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Friday, August 31, 2012

Discovery of X-rays

Wilhelm Roentgen was professor of physics at university of Wurzburg, Germany when he discovered X-rays in 1985. The discovery was entirely serendipitous; Roentgen was merely studying a beam of electrons in a highly evacuated glass vessel. When the electrons, moving at great speed slammed into glass wall, they produced a very high penetrating radiation - a wholly unexpected occurrence. Roentgen first noticed the radiation when it caused a paper coated with Barium Platino-cyanide to glow. The chemical compound was a standard detector of UV light which causes the chemical to fluorescence i.e. to emit visible light after it has absorbed UV light. But Roentgen's evacuated vessel was tightly covered with black cardboard and so no UV light could emerge from it. The glow must be some other kind of radiation.

When he announced the discovery of the new radiation, Roentgen wrote:

"I posesss, for instance, photographs of ............the shadow of bones of hand, the shadow of a covered wire enclosed in a box.........."

Earlier in the paper, he noted that "the darker shadow of bones is seen with in the slightly dark shadow image of hand itself.

The new radiation quickly became a diagnostic tool in hospitals all over the world. Roentgen could not determine what the rays are made of and thus rays are named as X-rays.       

Thursday, August 30, 2012

How is Neutron discovered?

In 1930, Bothe & Becker bombarded Lithium, Beryllium and Boron with alpha particles from Polonium and found a very penetrating but non-ionizing radiation, they assumed that the radaition was of gamma rays type because of its high penetration.

While repeating these experiments in 1932, Dr. F. Joliot and his wife, Dr. Irene Curie Joliot found that when a sheet of Hydrogen containing material, particularly paraffin, was interposed in the path of these radiations, Protons were ejected with a considerable velocity.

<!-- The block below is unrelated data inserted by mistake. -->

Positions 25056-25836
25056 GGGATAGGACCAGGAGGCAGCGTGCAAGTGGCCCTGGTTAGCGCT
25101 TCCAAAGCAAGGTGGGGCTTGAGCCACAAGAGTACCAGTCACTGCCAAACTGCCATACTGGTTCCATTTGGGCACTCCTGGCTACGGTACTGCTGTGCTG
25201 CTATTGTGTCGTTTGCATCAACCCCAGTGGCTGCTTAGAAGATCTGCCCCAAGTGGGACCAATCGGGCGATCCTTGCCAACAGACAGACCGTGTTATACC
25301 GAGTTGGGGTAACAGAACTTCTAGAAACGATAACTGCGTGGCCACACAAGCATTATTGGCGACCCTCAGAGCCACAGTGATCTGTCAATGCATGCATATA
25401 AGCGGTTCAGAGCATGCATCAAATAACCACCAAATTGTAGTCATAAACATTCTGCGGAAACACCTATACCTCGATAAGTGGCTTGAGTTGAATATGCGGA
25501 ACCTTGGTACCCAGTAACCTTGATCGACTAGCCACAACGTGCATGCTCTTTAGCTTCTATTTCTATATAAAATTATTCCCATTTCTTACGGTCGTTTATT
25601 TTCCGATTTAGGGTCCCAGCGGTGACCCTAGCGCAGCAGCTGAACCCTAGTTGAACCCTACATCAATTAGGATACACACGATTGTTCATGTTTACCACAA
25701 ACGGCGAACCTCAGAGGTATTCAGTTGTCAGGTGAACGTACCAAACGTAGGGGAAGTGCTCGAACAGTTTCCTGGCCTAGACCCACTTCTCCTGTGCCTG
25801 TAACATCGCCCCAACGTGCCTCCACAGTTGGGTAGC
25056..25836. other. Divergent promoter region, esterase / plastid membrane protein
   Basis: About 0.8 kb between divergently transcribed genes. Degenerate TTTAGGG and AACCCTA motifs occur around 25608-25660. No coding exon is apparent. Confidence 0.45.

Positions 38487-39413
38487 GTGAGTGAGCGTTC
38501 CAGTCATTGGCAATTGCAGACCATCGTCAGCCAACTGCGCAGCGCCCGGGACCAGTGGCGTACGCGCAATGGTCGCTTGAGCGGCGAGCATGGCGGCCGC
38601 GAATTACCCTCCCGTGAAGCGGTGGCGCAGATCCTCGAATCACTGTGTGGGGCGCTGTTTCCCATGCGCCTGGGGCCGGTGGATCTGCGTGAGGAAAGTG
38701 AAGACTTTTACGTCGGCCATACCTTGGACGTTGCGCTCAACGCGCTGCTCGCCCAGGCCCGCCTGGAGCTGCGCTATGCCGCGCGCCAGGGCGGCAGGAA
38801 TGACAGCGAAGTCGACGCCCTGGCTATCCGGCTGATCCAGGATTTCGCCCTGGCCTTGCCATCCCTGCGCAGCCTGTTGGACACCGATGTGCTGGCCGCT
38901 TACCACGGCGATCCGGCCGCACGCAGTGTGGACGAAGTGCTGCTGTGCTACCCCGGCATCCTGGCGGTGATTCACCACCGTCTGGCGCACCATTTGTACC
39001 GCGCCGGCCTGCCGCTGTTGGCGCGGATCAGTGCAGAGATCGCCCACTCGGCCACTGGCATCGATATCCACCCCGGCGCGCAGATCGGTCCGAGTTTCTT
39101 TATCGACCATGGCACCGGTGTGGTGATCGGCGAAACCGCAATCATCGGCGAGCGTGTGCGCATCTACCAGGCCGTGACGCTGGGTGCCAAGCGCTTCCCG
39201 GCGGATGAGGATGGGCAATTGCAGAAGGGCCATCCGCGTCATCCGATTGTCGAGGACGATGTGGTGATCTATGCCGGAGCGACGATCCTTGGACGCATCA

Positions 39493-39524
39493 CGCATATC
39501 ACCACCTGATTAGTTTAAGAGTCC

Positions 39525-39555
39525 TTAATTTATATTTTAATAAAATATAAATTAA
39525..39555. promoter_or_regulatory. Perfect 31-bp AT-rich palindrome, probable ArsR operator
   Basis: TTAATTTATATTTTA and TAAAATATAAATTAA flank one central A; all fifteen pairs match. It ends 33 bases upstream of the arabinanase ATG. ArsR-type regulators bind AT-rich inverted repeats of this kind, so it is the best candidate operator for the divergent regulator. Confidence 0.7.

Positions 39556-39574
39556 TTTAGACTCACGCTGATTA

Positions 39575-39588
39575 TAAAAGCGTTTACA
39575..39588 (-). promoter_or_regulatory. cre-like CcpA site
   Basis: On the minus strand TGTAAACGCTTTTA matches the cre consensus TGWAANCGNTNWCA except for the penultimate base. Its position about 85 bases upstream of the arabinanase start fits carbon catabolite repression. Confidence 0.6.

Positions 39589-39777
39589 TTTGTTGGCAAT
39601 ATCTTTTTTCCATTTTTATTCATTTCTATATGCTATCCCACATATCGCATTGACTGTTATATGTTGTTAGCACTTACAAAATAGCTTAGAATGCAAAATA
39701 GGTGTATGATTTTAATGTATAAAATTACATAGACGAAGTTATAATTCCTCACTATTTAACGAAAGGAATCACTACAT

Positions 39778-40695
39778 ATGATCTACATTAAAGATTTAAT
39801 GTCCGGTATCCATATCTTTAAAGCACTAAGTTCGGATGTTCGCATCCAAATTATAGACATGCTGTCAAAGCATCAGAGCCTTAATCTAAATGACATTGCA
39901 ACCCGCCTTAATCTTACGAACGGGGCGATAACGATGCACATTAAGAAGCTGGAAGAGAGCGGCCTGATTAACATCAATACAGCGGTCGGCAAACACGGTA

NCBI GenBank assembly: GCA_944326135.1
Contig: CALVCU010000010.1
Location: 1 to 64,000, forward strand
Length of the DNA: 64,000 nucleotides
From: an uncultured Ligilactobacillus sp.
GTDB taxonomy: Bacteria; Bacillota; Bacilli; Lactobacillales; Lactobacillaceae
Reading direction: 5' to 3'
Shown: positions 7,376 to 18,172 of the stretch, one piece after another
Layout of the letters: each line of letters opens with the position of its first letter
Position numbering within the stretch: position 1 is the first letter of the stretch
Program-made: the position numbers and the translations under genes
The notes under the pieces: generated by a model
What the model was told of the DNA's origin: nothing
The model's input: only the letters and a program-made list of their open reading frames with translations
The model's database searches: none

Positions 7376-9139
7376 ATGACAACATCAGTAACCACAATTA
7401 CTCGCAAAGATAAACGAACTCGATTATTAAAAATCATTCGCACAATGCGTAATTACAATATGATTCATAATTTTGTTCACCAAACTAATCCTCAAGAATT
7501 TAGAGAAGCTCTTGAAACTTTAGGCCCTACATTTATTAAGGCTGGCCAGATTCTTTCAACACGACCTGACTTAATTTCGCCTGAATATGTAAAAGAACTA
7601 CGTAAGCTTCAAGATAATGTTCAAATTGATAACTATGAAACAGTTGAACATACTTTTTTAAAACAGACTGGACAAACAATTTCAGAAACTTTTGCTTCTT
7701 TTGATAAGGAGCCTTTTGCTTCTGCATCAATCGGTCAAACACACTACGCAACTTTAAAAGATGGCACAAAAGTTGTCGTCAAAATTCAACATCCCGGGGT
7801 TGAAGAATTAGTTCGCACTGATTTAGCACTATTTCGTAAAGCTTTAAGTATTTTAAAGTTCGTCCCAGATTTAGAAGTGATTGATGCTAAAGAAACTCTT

From the ranges of these recoil protons, the maximum proton energy 'E' proved to be about 5.3 MeV. Assuming that the protons were produced as the result of elastic collisions with the gamma ray photons, calculations showed that each photon must have possessed an amount of energy about 52MeV. These results were entirely inconsistent with the results from experiments on absorption of these in lead(about 7 MeV).

Chadwick, in England in 1932, after performing a series of measurements of energies of recoil of Protons ejected from thin targets by the penetrating "Be-radiation", with a pulse ionizing chamber and amplifier. He said, "these results are very difficult to explain on the assumption that the radiation from Beryllium is a quantum radiation, if energy and momentum are to be conserved in the collisions. These difficulties disappear, however, if it be assumed that the radiation consists of particles of mass 1 and charge 0 later named as Neutrons.          

These neutrons were formed as a result of highly exoergic nuclear reactions.

Wednesday, August 29, 2012

Three stage Indian Nuclear program


The three stages of Indian Nuclear Program

STAGE-1:
Construction of pressurised heavy water reactors. These reactors use natural Uranium. Spent fuel from these reactors is reprocessed to obtain Plutonium.

STAGE-II:
Construction of fast breeder reactors fuelled by Plutonium produced in stage-I. These reactors would also breed U-233 from Thorium.

STAGE-III:
Construction of power reactors using U-233/Thorium as fuel.

[click to enlarge]

Sunday, August 19, 2012

What are Isomers?

In earlier days, if two half lives were observed in a given sample, it was assumed that two different isotopes were present, each decaying with particular half life.